“Ecumenical dialogue is dialogue between Christians. Dialogue with Mormons who represent official LDS teaching is interreligious dialogue.”
— Fr. Richard John Newhaus
Today I went to Richard Bushman’s 80th birthday symposium in Springville. The topic that convinced me (for reasons I will sketch below) the most to make the drive from Salt Lake was Donald Westbrook’s “Catholic-Mormon Dialogue, Ecumenical, Inter-religious, or What?” Westbrook, a Ph. D. student who has interacted with Dr. Bushman at Claremont, did not disappoint. He argued that Mormons don’t fit neatly in either of the traditional Catholic modes of dialogue which distinguish between Christian [pre-dominantly of the creedal variety] and non-Christian. He respectfully disagreed with Fr. Newhaus that Mormons belong in the second category, but explained why it would be very difficult to place Mormons in a category wherein a fundamental goal is the reunification of Christianity. Perhaps Mormons will eventually be afforded a special chapter like that afforded the Jews. Meanwhile nothing prevents lay Catholics from entering into discussions with Mormons.For Catholics, as Newhaus’s essay linked above and comments that followed Francis Beckwith‘s rebuttal of Warren Cole Smith’s recent remarks illustrate, Bruce R. McConkie’s 1958 Mormon Doctrine equation of the Book of Mormon “abominable church” is a sore spot. In some quarters there is little interest in engaging Mormonism outside of fending off attacks. So outside of settling a baptismal dubiem within the last decade and an occasional political alliance, the Mormon Church hasn’t attracted much attention from the Catholic hierarchy. The Salt Lake Catholic Bishop during the first edition Mormon Doctrine flap, Rev. Duane Hunt, responded with a lengthy defense against Mormon accusations of the apostasy.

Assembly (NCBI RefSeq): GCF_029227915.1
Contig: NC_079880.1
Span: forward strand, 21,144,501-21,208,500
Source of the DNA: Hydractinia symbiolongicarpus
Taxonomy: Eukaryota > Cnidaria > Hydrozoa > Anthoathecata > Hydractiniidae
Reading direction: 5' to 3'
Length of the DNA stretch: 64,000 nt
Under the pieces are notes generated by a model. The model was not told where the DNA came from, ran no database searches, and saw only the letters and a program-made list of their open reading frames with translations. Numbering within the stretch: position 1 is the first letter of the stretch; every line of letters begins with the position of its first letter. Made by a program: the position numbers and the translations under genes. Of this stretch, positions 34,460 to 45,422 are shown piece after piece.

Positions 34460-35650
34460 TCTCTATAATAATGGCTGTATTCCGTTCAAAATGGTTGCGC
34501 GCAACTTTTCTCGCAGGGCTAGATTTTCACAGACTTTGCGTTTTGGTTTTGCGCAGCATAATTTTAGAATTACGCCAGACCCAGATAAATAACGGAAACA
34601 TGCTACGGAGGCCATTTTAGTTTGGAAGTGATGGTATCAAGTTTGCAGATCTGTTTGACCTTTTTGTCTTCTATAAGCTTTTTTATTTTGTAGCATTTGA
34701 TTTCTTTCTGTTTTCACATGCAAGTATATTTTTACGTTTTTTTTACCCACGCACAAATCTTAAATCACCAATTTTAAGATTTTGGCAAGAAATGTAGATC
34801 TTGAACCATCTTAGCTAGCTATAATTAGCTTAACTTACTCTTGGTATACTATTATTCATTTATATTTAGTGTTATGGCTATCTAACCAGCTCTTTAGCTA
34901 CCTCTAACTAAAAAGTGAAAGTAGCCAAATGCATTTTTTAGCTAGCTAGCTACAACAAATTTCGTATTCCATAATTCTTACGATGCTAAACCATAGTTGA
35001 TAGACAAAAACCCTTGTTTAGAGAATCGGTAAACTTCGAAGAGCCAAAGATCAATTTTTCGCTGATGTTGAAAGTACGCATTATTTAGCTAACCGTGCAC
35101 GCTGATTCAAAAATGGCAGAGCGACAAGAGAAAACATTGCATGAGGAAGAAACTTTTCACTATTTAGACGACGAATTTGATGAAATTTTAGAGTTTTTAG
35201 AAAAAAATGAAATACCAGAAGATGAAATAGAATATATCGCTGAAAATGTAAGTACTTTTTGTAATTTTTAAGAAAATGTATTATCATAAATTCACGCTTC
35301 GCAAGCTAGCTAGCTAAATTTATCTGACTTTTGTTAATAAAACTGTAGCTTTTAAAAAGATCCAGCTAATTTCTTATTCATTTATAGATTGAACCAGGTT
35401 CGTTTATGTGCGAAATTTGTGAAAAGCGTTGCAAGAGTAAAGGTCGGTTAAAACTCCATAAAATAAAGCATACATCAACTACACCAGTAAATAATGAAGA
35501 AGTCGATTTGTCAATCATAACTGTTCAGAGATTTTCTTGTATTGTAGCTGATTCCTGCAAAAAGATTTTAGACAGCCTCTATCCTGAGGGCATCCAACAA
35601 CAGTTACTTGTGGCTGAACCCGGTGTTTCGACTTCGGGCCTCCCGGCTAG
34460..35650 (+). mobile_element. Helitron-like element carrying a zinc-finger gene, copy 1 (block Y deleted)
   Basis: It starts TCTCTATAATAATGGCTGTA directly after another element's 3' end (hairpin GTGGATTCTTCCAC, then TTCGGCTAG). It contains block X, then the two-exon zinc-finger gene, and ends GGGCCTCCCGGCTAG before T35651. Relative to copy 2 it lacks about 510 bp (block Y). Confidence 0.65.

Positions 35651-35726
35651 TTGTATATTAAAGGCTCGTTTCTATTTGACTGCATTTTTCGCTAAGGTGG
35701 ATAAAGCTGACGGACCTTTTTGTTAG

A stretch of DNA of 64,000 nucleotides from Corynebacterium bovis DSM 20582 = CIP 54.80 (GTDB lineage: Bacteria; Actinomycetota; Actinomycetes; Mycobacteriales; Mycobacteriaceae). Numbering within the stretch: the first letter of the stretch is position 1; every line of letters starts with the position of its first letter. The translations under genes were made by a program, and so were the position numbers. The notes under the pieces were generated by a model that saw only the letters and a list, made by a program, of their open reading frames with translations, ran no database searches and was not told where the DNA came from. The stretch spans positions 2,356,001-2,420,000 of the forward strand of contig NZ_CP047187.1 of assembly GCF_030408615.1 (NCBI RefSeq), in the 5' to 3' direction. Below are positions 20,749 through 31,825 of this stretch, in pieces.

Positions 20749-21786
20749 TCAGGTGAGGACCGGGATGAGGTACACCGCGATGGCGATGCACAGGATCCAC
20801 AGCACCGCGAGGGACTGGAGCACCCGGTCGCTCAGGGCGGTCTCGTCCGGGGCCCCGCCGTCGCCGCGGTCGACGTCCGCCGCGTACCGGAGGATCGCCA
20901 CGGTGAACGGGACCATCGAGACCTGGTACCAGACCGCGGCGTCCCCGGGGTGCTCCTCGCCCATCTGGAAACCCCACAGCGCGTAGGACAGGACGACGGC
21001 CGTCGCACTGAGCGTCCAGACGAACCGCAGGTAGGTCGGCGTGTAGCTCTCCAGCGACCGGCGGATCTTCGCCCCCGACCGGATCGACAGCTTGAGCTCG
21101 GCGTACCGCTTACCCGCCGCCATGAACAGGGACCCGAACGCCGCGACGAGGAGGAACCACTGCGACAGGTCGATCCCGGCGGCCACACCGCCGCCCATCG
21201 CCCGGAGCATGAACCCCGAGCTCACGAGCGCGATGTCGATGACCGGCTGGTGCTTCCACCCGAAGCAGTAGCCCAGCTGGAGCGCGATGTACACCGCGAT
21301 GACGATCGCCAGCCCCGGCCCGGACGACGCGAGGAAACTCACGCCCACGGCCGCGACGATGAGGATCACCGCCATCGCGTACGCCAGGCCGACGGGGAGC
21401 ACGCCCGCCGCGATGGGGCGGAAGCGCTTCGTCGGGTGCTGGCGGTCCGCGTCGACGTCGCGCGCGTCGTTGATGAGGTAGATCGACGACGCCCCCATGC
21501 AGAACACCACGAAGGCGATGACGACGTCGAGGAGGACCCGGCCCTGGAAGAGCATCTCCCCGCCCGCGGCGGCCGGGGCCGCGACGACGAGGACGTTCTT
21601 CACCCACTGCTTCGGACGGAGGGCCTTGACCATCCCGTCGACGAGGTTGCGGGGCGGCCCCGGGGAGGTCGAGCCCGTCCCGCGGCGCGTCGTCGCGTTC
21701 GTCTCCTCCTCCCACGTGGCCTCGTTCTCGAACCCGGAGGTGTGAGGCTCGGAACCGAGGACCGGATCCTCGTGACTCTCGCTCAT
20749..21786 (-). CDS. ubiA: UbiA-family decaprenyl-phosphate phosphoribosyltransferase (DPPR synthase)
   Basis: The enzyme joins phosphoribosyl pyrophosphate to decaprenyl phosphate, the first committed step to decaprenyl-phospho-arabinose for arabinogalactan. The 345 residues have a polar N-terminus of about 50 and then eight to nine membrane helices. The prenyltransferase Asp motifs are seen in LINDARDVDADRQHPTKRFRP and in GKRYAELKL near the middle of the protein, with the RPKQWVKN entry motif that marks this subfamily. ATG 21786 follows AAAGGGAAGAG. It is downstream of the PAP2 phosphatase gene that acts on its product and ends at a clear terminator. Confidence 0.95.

Of course, Donald Westbrook has the benefit of knowing David O. McKay’s unfavorable reaction to the 1958 edition from Greg Prince’s biography. He has a nuanced understanding that Joseph Smith’s First Vision accounts advising him to avoid abominations were directed more at creeds and corrupt ministers than at a particular church. So I get the impression that while these things might still sting, he welcomes discussions between Mormons and Catholics becoming more substantial in the future. He sees Joseph Smith’s religious tolerance proclamation in Nauvoo that included Catholics as a more positive starting point.
Before I became an M* blogger, I started a blog aimed at discussion with Catholics. It was a spin off from my participation on the Catholic Answers message board. What began as an attempt to bail out an overwhelmed BYU student, ended in me staying months defending Mormonism there. The Catholics were very attentive to what I wrote, which is quite unlike what I experience in Mormon dominated forums. I could sense I was making an impact, softening up some of the bitterness felt by some of the ex-Mormons turned Catholic towards their former faith and answering questions from other Catholics who were trying to understand their spouse’s or girlfriend’s faith. I learned much from the contributions of a pair of better informed writers (David Waltz and Tom Rosson) from both sides there, who now both have articles in the FARMS Review.
The Mormon and Catholic blog I started was an attempt to get away from the message board dynamic that thrives on controversy. While I enjoy tackling controversial subjects, I like the format of blogs that helps a poster set the tone for the ensuing conversation. However, it was hard for my obscure and narrowly focused blog to attract much attention. A good post there would get like 15 views and several comments. In contrast, my first guest post here at Millennial Star had hundreds of views and even drew in Will Bagley to make a rare bloggernacle appearance. Needless to say, I am not a prolific blogger, as my relatively infrequent posts here might suggest. I get (what I think) are great ideas for a post all the time, but it often takes me at least an hour to write a paragraph.
When I hear presentations like Donald Westbrook’s it stirs up feelings of inadequacy. I tend to start a lot of projects I can’t sustain for long. Even M* almost floundered on my watch; if it wasn’t for energetic new bloggers resuscitating it would have gone under. Perhaps it is too much to hope for that others interested in Mormon and Catholic dialogue would take over the main posting responsibilities there.